Yikes! With temperatures below -20'C and a wind, this is the coldest I've ever been. I've been to Nebraska and South Dakota in winter, but those states were being nice to me. I know the Prairies suffer through colder, but I'm not a Prairie boy. Today was cold enough to make my eyeballs ache.
At the same time, it was startlingly beautiful. The sun was blinding, the sky a crisp blue, and the ground gleaming. I can live with winter like this, as long as the wind doesn't howl. Give me cold but bright days over drizzly, grey and near-freezing any day of the week.
Except after February 2.
Dana Porter Library at the University of Waterloo, under clear skies.
The Modern Languages Building.
Prologue Places and Title Changes
Regarding my mother's comment to my post yesterday, she needn't worry about honest criticism. I have spent the last sixteen years craving criticism; it has helped me grow as a writer. And as she is a published author (with more on the way), her opinion is one I strongly respect.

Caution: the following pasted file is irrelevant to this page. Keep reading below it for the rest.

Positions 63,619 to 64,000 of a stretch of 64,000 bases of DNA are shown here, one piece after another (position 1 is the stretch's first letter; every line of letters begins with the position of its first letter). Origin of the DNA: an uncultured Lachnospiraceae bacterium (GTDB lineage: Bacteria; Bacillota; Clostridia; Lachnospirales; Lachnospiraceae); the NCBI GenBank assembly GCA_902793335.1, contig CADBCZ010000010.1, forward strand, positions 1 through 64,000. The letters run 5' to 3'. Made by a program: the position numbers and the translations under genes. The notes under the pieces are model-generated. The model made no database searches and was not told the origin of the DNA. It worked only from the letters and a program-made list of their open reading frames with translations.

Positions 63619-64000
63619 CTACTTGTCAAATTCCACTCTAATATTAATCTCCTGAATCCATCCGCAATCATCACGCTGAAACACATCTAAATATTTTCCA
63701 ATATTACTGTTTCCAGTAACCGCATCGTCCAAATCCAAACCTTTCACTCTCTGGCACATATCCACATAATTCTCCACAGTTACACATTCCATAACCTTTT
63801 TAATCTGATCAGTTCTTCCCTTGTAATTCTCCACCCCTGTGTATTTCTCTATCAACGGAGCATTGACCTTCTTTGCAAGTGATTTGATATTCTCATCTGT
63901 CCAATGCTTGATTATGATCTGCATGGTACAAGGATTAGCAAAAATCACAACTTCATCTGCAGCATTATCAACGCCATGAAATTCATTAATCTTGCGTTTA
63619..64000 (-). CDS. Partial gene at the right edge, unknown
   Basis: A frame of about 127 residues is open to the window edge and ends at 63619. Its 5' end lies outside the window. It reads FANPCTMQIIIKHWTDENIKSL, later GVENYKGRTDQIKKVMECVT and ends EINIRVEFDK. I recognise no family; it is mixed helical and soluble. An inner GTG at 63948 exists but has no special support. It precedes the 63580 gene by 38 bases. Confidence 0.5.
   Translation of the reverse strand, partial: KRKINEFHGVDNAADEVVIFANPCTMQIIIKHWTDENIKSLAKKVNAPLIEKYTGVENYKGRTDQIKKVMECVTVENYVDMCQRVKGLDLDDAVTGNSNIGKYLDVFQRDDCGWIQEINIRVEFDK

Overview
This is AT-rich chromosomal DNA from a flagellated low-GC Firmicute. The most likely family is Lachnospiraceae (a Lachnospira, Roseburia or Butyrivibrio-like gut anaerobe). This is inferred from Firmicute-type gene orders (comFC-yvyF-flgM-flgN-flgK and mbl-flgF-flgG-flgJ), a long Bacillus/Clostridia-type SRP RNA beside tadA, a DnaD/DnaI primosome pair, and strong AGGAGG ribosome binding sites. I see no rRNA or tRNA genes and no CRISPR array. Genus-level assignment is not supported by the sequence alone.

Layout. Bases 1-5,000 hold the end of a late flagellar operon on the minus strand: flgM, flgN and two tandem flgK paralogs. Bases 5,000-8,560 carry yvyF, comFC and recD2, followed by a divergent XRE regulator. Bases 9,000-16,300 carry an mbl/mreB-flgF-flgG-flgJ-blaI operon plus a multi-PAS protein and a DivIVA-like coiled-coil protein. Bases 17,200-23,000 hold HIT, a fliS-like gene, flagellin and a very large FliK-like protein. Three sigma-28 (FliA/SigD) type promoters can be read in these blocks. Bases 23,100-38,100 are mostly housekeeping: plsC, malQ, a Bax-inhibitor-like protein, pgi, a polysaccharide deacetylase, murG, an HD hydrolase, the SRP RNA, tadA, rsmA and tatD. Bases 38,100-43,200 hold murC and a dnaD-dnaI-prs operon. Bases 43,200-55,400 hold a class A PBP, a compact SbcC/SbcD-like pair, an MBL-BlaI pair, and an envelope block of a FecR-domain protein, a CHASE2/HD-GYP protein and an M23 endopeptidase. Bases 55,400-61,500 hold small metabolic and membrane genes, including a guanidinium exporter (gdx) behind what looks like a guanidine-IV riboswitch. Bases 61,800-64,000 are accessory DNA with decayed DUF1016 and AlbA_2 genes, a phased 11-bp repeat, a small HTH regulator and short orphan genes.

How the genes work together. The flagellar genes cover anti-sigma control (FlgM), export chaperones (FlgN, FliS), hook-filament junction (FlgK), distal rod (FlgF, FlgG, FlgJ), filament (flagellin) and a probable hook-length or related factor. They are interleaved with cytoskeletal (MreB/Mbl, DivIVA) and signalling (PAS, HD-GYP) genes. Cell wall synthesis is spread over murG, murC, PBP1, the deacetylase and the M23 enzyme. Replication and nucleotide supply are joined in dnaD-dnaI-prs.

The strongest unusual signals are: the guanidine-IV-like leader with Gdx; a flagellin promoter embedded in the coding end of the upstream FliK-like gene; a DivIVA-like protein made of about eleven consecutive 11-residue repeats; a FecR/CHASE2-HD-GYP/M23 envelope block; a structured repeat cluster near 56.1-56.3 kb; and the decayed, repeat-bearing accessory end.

It's interesting to hear that the prologue might not be needed for the story, however. I brought it in after some readers complained that the Marjorie elements and Rosemary's reaction of throwing books against the wall came out of nowhere in chapters eight and nine. I thought that, showing the point in Marjorie's story where Rosemary throws the book against the wall would set this up, and introduce us more strongly to Marjorie earlier. But maybe it isn't needed. I'll have to think about this one.
I've given some thought to the suggestion of making the chapter one title the title of the book. The Girl Who Folded Herself is a nice turn of phrase and, while Rosemary and Time is cute, there is precious little time travel in this story to really justify it, don't you think? It's almost more appropriate for The Young City. The Girl Who Folded Herself refers directly to Marjorie and her ability to fold herself out of existence. It calls up images of paper, and that ties in nicely with Rosemary and Peter entering the Land of Fiction.
Unfortunately, there is another book with a similar title: David Gerrold's The Man Who Folded Himself, now back in print. Ironically, this story is all about time travel. Check out the excerpt online; it looks to be well worth reading.
Would using a modified version of this title be plaigerism? Is it more appropriate to the story than Rosemary and Time? Any thoughts?